This workshop is full!
A 2-day workshop exploring the creative possibilities of wireless, networked sensing. The platform we’ll be using is Sense/Stage, a hardware/software system developed specifically for the development of wireless and networked systems for performance, dance, and music.
DATE: 15-16 June, 2013
TIME: 10:00 – 18:00 (each day)
LOCATION: STEIM Concert Space, Utrechtsedwarsstraat 134 Amsterdam
Register for this workshop together with the Isadora workshop and receive €20 discount off the total fee. Please indicate in both registration forms that you are planning on attending both workshops.
WORKSHOP IS LIMITED TO 10 PARTICIPANTS
The workshop will focus on using the hardware and integrating it with your current software environment. The goal is for everyone participating in the workshop to come out ready to use Sense/Stage in their own creative projects.
Day 1 of the workshop will feature an introduction to Sense/Stage, detailing the hardware and software infrastructure in a presentation, followed by a hands-on demonstration of the hardware and software. We will also discuss your plans on using the technology in your projects.
Day 2 we will focus on getting started with how to integrate the technology in your own projects, showing how to attach sensors to the Sense/Stage MiniBees and adjust the configuration of the software. For those experienced with Arduino software, there will also be an introduction on how to modify the Sense/Stage MiniBee firmware to customize it for additional sensors (which are not supported yet), or use the Sense/Stage MiniBees in alternative configurations (node-to-node communication and interactons).
We assume you already have some experience with interactive art and design, and that you are already familiar with an OSC-friendly software package for creating sound, visuals, and interaction.
The Wireless Sensor Hardware
The Sense/Stage minibee is a small, battery-powered Arduino-based wireless node that can be worn on the wrist, sewn into clothing, or embedded in objects. Each node is equipped with a built-in accelerometer (ideal for capturing motion), but also has ample analog/digital input possibilities for adding more sensors, and can communicate using OSC. You can have as many or as few of these nodes as you need, and using the data sharing software they can all communicate with one another.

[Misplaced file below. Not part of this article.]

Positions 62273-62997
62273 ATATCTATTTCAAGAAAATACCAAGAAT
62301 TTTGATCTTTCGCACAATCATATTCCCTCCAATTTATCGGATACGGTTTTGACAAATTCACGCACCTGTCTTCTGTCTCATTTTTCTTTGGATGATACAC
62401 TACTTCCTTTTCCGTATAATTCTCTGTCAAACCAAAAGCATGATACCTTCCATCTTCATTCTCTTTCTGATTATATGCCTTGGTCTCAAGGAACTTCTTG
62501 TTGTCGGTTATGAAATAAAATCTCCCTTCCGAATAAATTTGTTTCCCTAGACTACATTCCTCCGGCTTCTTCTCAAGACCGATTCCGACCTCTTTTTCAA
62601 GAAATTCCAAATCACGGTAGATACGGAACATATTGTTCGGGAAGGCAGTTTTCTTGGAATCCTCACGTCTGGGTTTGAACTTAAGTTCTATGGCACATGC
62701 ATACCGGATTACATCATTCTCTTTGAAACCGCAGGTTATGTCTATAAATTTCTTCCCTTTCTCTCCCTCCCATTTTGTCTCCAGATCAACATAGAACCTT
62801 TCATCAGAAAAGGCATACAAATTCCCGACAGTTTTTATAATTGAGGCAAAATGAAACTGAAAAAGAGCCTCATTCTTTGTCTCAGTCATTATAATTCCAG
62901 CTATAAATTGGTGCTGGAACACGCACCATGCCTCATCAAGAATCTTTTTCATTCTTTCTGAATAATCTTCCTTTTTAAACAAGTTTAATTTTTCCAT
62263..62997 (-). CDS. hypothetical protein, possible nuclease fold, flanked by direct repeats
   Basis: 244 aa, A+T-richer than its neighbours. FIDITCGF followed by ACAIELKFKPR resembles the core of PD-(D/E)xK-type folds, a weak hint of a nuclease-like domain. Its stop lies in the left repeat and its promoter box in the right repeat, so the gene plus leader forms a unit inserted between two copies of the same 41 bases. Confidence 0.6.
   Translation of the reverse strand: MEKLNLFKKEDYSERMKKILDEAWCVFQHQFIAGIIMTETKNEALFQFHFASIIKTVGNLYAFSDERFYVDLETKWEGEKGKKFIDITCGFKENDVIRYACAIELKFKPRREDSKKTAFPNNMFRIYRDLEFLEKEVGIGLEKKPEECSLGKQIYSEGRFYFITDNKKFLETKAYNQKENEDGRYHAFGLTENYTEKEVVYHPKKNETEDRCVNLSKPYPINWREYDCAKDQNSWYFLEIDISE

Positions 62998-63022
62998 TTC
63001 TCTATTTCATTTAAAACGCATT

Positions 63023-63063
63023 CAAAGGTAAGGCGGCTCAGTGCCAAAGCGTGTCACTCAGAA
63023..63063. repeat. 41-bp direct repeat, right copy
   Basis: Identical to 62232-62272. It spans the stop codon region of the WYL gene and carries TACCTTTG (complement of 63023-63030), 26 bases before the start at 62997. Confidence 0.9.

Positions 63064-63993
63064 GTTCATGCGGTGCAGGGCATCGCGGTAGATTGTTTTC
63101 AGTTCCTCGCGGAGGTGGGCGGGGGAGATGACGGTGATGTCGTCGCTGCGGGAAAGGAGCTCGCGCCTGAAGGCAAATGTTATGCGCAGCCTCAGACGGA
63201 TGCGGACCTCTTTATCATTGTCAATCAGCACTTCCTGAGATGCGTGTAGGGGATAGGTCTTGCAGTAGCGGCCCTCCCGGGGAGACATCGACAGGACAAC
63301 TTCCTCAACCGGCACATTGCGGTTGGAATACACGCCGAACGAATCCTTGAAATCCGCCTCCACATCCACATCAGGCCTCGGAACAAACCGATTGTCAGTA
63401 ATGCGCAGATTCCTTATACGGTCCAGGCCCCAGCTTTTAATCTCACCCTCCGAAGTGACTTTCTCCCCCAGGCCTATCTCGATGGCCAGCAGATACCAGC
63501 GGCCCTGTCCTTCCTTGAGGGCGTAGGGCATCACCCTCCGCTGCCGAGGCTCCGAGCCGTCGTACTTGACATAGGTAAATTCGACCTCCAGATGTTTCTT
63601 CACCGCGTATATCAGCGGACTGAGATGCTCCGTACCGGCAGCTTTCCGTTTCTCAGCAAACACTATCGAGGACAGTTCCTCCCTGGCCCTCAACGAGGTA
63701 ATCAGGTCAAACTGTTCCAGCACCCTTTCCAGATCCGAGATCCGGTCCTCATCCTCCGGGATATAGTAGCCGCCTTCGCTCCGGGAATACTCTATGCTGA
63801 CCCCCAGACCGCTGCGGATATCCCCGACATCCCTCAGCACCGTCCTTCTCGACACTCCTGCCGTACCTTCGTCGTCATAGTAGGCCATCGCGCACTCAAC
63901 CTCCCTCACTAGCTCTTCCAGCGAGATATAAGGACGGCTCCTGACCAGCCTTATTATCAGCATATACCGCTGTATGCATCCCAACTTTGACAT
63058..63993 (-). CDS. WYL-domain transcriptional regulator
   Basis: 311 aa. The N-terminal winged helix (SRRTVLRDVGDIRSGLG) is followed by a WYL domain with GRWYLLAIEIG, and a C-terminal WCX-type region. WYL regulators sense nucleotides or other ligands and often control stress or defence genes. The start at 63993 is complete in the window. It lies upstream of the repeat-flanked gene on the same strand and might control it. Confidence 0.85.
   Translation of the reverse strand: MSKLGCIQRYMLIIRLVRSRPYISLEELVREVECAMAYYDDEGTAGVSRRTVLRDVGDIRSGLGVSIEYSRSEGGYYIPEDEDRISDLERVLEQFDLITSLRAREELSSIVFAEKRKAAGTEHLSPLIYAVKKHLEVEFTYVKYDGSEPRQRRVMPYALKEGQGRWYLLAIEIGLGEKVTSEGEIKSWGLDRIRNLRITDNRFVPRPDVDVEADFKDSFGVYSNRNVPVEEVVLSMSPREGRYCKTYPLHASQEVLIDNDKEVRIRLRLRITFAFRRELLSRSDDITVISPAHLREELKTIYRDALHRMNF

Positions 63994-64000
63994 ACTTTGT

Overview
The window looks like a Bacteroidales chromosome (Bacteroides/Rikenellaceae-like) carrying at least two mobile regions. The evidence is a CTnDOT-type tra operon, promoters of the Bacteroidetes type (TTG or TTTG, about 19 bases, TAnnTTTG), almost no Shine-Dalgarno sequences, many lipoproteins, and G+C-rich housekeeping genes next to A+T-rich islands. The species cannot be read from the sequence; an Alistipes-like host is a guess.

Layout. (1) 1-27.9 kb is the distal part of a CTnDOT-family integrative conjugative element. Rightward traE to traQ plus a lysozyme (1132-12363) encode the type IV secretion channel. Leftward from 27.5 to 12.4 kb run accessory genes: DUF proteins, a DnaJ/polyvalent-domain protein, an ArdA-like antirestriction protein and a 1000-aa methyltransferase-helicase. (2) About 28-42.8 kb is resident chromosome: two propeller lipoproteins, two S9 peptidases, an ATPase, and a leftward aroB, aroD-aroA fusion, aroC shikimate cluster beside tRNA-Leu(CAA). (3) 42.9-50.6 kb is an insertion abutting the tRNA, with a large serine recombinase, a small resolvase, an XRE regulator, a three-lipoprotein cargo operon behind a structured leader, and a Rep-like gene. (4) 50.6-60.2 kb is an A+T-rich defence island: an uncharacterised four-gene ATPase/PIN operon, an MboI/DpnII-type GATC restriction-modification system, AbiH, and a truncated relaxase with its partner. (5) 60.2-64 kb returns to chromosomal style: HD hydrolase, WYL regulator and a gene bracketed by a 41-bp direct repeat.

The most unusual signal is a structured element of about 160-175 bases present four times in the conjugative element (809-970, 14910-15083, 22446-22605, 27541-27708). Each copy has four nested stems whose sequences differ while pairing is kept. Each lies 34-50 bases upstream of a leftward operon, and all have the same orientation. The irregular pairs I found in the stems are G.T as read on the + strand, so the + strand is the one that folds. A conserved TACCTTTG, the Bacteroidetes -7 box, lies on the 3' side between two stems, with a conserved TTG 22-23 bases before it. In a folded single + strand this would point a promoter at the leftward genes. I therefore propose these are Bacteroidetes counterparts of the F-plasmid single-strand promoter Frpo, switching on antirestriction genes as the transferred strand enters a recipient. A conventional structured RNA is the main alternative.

The Data Sharing Environment
Cross-platform, open-source software that enables the real-time sharing of sensor data among wireless nodes. Collaborators subscribe to any incoming data streams they want to use, and supply data streams of their own for use by other collaborators.
More information about Sense/Stage is available at: http://docs.sensestage.eu
What to bring / prepare
Participants must bring their own laptops (Linux, MacOS, Windows); during the workshop Sense/Stage MiniBee kits will be provided as workshop material. And after the workshop participants will have the opportunity to buy a kit to take home (see https://shop.sensestage.eu for pricing). In case you intend to buy more than the Starter Kit (one coordinator, two nodes and a battery kit), please let us know in advance to make sure enough hardware is available.
Marije Baalman is a artist and researcher/developer working in the field of interactive sound installations.
She studied Applied Physics at the Technical University in Delft and graduated in February 2002 on the topic of Perceptual Acoustics. In 2001/2002 she followed the Sonology Course at the Royal Conservatory in The Hague. She completed her Ph.D. on Wave Field Synthesis and electro-acoustic music in 2007 at the Electronic Studio of the Technical University of Berlin. Between 2007 and 2010 she was a post-doctoral researcher in Computation Arts at Concordia University in Montreal, on the Sense/Stage project. Since 2010 she works as a freelance artist and developer from Amsterdam and works as a hardware engineer at STEIM.
Her current research goes into the use of wireless networks for live performance (such as dance and music), installations and interactive environments.
She has performed and exhibited work across Europe (STEIM, WORM (NL), EXIT festival (F), Club Transmediale (D), Make Art (FR)) and beyond (Electrofringe (AU), Translife (CN), Elektra (CA)). She is a contributor to The SuperCollider Book (MIT Press, 2011).
In her artistic work she is interested in the realtime components of the work, in that nothing is precomposed as such, but rather the (mostly, but not exclusively) sonic output depends on realtime interactions, be it of the performer, or of the audience. Thus composition becomes more the composing of behaviours and interaction modalities, creating processes, rather than fixed sound tracks. This is expressed with tools such as physical computing (performance interfaces and/or installations), livecoding (both as a skill, as well as a performance interface), digital and analog sound processing, and improvisation.
She has collaborated with various people, amongst which Alberto de Campo, Chris Salter, Michael Schumacher, Attakkalari Dance Company and Workspace Unlimited.
To realise her works she mostly uses open source technology (software and hardware) and she is an active contributor to the open source community.